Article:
Charlie’s Room: The Toy Car

Charlie and Isaac were at the grocery store early one morning, buying the last of the things they’d need for their camping trip. “What’s next on the list?” Isaac asked.

Charlie ran a finger down the list and stopped. “Apples.”

Isaac turned the cart around. “Those are back this way. Follow me.”

Charlie stopped just before they reached the apples. “Can we get oranges too?”

“Sure, pick out a couple.” Isaac held a bag open for Charlie, and Charlie picked out three oranges.

“We can eat them with breakfast.”

“Great idea,” Isaac said. Charlie grinned.

And then, an older man walked over, holding out a small wooden toy car. He was smiling a friendly, happy smile, and he had a white mustache and beard. He looked a bit like Santa Claus, if Santa wore plaid shirts and jeans. “Would you like this toy car I made?”

Behind him, a lady with short, curly gray hair was waiting by a shopping cart. She smiled encouragingly at Charlie. “He made it himself,” she said.

“But…” Charlie looked up at Isaac.

“It’s all right,” Isaac said.

Charlie took the car. It was well-made. The edges were rounded and smoothed, and the wooden wheels were secure. “Thank you.”

Isaac smiled at Charlie, then at the nice man. “Thank you. That was very nice of you. You do lovely work.”

“Oh, it’s just a hobby,” the man said. Then he and the lady left to do their shopping.

Charlie crossed off the apples. “Marshmallows are next.” So, off they went. On the way, Charlie looked at the little car. “I think it’s supposed to be for little kids. I don’t play with cars much any more.”

“There aren’t a lot of kids in the store today,” Isaac said.

“Yeah. I guess I was the littlest kid he could find,” Charlie said. He ran the little car along the side of the cart. It made a rattling sound as it ran over the metal bars of the basket.

They saw the man once more and waved, but soon after they were done shopping and ready to buy their groceries. Charlie put the toy car in one of the shopping bags they carried out to the car. They drove home and finished packing for their trip. They forgot about the toy car.

Marianne put the shopping bags straight into the cooler along with the rest of the camp food. “We need to leave now so that we have time to set up our tent before dinner. We’ll eat lunch on the way,” she said. “Is everything else ready?”

Charlie held up his backpack. “I even have extra batteries for my flashlight.”

Isaac smiled. “I’m glad you’re so prepared.” He looked over at Marianne and smiled at her too. “Everything else is out in the car.” And so they put the cooler in the car and left for the campsite.

It didn’t take all that long to set up their tent. Isaac had a lot of practice, and Charlie was a good helper. Marianne got a fire started while they worked on the tent. Soon enough, the tent was ready and Charlie and Isaac were unloading the car and setting up the inside of the tent.

Marianne was pulling dinner off the coals at the edge of the fire just as Charlie and Isaac set out the camp chairs. “All done?” she asked.

Isaac unfolded the last chair and set it next to the others. “Yes. Do you need any help?”

“No, dinner’s ready. Get your plates.” Marianne served up dinner and they sat by the fire and ate as they watched the flicker of the flames.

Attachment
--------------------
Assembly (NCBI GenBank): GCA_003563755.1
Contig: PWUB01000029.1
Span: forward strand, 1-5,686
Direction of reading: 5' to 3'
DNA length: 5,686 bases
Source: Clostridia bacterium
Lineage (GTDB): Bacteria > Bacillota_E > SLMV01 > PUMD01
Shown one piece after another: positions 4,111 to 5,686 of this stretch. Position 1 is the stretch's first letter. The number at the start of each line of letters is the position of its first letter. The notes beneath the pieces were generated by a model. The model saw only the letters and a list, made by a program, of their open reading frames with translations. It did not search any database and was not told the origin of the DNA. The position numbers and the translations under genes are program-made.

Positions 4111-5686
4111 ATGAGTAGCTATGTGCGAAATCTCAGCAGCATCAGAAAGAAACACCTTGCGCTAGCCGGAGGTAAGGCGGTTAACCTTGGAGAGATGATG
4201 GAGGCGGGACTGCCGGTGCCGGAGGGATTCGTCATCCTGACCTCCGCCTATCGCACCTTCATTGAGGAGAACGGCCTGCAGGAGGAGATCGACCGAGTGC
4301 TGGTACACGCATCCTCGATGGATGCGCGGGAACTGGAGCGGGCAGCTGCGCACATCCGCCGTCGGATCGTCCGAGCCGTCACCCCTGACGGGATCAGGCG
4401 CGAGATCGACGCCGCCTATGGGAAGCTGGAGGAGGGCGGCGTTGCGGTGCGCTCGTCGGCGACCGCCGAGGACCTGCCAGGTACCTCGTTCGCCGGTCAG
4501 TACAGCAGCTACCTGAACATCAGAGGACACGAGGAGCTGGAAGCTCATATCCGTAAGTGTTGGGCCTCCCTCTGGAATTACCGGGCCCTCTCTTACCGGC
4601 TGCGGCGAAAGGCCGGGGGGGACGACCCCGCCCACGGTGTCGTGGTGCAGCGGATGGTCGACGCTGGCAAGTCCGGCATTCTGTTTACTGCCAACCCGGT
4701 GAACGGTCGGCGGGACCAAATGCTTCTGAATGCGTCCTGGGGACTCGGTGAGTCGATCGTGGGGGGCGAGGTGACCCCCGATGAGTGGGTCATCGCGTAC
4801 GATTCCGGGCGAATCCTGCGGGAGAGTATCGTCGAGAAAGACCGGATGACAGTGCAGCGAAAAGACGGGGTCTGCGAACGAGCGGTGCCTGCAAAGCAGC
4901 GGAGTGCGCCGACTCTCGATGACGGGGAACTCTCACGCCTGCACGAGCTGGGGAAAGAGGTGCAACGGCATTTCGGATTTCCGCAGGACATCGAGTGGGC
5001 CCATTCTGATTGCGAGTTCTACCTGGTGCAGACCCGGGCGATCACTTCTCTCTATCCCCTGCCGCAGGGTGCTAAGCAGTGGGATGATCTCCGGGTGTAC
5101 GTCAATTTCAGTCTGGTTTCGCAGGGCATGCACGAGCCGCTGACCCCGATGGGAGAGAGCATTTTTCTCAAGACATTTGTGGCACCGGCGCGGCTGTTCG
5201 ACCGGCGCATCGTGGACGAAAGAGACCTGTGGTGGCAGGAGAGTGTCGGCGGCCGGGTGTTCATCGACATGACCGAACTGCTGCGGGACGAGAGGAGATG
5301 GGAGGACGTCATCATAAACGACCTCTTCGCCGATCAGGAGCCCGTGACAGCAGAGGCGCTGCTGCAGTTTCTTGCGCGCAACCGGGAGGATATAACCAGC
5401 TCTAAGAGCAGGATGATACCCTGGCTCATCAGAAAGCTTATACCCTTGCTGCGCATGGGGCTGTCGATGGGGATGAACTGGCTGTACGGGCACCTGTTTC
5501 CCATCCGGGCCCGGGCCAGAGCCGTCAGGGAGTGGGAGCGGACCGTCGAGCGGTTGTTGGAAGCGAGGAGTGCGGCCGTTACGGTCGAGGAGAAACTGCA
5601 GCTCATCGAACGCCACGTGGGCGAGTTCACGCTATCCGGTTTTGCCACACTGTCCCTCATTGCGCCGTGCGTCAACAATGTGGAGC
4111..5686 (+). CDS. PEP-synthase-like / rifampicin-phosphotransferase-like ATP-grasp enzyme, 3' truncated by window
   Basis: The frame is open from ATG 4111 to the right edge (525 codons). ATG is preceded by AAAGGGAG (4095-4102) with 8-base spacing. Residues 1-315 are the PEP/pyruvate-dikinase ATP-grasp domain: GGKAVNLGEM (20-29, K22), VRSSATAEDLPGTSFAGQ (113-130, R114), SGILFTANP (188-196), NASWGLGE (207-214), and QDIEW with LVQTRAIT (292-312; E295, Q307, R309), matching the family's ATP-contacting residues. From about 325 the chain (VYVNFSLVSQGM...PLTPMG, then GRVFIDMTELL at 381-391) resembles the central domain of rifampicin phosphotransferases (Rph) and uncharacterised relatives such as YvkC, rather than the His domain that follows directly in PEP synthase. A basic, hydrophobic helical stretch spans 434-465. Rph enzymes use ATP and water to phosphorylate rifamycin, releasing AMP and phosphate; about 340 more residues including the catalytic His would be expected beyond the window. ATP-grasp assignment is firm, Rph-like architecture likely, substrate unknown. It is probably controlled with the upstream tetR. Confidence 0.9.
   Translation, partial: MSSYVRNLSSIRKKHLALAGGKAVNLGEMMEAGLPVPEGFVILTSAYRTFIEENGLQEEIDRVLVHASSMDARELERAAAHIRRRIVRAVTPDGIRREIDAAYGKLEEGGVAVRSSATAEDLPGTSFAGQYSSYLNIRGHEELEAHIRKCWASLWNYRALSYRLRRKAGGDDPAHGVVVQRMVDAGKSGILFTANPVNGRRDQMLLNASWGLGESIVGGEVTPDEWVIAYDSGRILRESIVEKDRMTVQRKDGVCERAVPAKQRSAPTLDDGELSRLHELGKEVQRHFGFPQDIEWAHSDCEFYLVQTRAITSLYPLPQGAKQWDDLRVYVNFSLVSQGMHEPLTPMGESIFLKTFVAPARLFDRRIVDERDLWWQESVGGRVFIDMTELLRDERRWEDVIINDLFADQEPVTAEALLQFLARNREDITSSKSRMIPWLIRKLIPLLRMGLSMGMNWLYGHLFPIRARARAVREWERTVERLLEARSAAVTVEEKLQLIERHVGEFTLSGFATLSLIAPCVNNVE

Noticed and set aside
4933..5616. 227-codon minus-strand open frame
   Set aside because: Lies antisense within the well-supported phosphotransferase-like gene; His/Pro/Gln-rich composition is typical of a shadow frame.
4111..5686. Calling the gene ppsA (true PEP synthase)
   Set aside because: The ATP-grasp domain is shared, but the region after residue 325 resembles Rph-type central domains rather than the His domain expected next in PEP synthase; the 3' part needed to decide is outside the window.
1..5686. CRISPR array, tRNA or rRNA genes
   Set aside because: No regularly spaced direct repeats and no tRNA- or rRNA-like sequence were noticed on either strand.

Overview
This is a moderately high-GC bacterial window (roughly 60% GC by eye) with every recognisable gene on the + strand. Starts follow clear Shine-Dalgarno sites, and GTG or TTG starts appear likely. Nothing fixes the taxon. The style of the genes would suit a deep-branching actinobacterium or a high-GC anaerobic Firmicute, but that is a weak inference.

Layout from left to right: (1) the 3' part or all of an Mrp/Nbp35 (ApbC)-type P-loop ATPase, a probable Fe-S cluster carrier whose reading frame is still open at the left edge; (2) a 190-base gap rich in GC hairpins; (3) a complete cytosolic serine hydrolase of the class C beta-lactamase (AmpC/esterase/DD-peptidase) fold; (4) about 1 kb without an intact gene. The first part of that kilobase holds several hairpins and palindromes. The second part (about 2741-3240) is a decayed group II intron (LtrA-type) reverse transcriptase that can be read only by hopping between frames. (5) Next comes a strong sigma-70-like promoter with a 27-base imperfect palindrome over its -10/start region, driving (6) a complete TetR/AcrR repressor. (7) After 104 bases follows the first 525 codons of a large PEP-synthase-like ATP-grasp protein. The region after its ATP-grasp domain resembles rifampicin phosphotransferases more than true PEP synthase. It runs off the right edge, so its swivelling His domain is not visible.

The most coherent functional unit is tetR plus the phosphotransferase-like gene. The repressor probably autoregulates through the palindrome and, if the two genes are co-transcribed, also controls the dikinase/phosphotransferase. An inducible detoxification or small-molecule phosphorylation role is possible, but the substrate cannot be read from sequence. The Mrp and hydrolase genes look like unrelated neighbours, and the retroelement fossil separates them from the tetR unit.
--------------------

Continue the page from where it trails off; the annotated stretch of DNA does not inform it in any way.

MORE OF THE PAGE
When they were cleaning up, Marianne handed Charlie the toy car. “Was this yours? It was in the shopping bag.”

“Someone gave it to me at the store,” Charlie said.

Just then, they heard crying nearby. They paused and listened. “Someone must be camping at one of the spots nearby,” Marianne said. They waited and listened. The crying didn’t stop.

“Maybe we can go see if they need any help,” Isaac said.

Charlie nodded. “I’ll come too. If it’s a little kid crying, I can give them the toy car.”

“Go ahead,” Marianne said. “I’ll finish up here.”

Charlie and Isaac followed the crying sound. Nearby, a young couple was struggling to put up a tent. A toddler stood in a playpen next to them, sobbing.

“Do you need any help?” Charlie asked. “My dad is the best at putting up tents.”

The couple looked at each other. “That would be nice,” the woman said. “I don’t think we’re doing this quite right.”

Isaac smiled. “I’m happy to help.”

Charlie held up the toy car. “Can I give this to the baby? I’m too big to play with it.”

The man smiled. “That’s very nice of you. I think she’d like it.”

Charlie held out the car, and the baby snatched it and stopped crying. Charlie laughed and told the baby all about camping while the grown-ups took care of the tent. It didn’t take long. Isaac helped them get their fire started too.

When they left, everyone was smiling. “I’m glad that man gave me the toy car,” Charlie said. “The baby really liked it. It’s nice to help people.”

“He looked a lot like Santa Claus,” Isaac said. “So I guess that makes us Santa’s elves, helping him give toys to children who need them.”

“I thought Santa gave out the toys, not the elves,” Charlie said. “But maybe not. Elves and nice people helping out makes more sense. There are a lot of little boys and girls in the world. Do you think he really was Santa?”

“I don’t know. It’s not Christmas,” Isaac said.

“Maybe he’s just practicing to get ready for Christmas,” Charlie said.

“Maybe so.”

And then they were back and Marianne had the marshmallows ready for roasting and they forgot about the toy car again. But the next day they saw the young couple and the baby and went on a little hike together and shared lunch.

And later they remembered and talked about the time they maybe really met Santa. “I think he gives out toys because it feels nice to help people. When we helped that family, everyone was happy. He helps a lot of people, so I think he’s happy a lot,” Charlie said.

“I think you’re right,” Isaac said.